Patagonia founder Yvon Chouinard has made good on his longtime dream to purvey food, and it’s no surprise that his recently minted Patagonia Provisions offers healthy, sustainably sourced snacks and meals. The brand, headquartered in Sausalito, debuted in 2013 with lightly smoked wild sockeye salmon. Earlier this year, organic fruit-and-almond bars hit the shelves. Rounding out the menu is Tsampa Soup, Chouinard’s play on a roasted-grain staple he discovered 35 years ago while mountaineering in the Himalayas.
Loaded with grains and dehydrated veggies and portabello mushrooms, the soup is sold as both a home-cooked comfort food and an ideal backcountry power fuel. Commenting on the latter, Carpinteria’s Pat White, who’s training with the Los Padres Forest Association Volunteer Wilderness Rangers, said that considering the serving size and calorie count, he “was surprised at how hearty this meal was.”
“I would take it on a backpacking trip for its nutritional content,” White added. “A big advantage is that you could put it in a small Ziploc, taking up basically zero space, and just mix it with extra vegetables, dehydrated mash potatoes, or beans. This soup is a perfect base, and I was very impressed with the seasoning. You can actually appreciate it at the end of a long day, instead of just shoving calories in your mouth.”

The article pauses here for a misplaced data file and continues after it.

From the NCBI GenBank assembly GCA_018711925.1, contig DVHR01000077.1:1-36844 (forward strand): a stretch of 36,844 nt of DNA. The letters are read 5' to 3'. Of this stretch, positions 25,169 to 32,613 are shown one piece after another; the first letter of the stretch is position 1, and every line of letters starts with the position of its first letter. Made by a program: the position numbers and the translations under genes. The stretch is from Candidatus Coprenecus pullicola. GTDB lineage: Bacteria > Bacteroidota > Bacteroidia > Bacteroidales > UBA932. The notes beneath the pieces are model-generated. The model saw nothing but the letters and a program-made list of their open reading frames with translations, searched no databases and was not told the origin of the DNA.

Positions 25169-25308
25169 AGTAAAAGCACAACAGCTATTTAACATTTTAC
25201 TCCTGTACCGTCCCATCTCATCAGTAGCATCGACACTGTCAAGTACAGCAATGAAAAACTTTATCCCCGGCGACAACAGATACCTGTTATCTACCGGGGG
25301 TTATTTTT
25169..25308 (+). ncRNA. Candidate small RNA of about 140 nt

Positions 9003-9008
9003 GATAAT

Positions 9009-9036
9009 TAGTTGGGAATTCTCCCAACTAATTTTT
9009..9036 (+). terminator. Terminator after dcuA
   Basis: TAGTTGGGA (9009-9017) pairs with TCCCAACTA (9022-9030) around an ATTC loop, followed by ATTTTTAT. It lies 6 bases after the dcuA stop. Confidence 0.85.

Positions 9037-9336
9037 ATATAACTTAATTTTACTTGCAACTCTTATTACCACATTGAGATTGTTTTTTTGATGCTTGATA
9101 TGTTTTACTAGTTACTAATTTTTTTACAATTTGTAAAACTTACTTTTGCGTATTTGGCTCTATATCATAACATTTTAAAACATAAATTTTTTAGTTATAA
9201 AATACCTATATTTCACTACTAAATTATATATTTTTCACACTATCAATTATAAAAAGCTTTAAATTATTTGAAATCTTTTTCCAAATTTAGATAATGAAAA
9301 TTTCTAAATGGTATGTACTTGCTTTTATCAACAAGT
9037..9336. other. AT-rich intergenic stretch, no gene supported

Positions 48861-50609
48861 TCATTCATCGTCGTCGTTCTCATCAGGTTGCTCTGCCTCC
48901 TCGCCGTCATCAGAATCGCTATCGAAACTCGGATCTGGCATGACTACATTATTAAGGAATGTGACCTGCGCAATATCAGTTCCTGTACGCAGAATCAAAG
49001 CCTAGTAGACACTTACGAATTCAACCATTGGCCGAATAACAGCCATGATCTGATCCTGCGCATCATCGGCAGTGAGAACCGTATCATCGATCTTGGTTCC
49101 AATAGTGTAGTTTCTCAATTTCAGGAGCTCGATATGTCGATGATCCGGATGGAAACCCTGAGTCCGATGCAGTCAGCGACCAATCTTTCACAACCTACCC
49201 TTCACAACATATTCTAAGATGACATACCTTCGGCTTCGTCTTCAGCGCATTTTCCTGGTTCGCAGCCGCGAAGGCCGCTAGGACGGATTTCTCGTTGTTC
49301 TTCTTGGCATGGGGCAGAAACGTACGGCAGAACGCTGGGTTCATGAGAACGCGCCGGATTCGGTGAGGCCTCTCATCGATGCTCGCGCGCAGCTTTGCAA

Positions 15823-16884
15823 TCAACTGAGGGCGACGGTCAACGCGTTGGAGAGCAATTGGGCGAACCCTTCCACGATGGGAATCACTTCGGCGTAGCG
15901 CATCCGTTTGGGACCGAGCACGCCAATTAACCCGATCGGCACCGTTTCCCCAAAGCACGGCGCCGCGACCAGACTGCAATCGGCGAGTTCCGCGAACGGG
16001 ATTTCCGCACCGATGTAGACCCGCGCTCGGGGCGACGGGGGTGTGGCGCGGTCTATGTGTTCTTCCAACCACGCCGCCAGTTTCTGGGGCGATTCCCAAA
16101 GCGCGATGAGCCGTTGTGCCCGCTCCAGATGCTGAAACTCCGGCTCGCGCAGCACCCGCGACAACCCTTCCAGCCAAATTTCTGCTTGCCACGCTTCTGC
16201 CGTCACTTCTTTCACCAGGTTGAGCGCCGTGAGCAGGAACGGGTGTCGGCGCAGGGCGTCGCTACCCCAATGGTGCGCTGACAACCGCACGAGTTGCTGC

Like all of Patagonia’s goods, its foods have to live up to the company’s high environmental standards. For the soup, that means it’s made only with certified-organic, non-GMO ingredients.
“We’re taking all our resources and going all the way back to the ground and cleaning up our entire supply chain,” Chouinard said, “so that when somebody buys a product from us, they know we’re doing as much as we possibly can to make it as responsibly as possible.”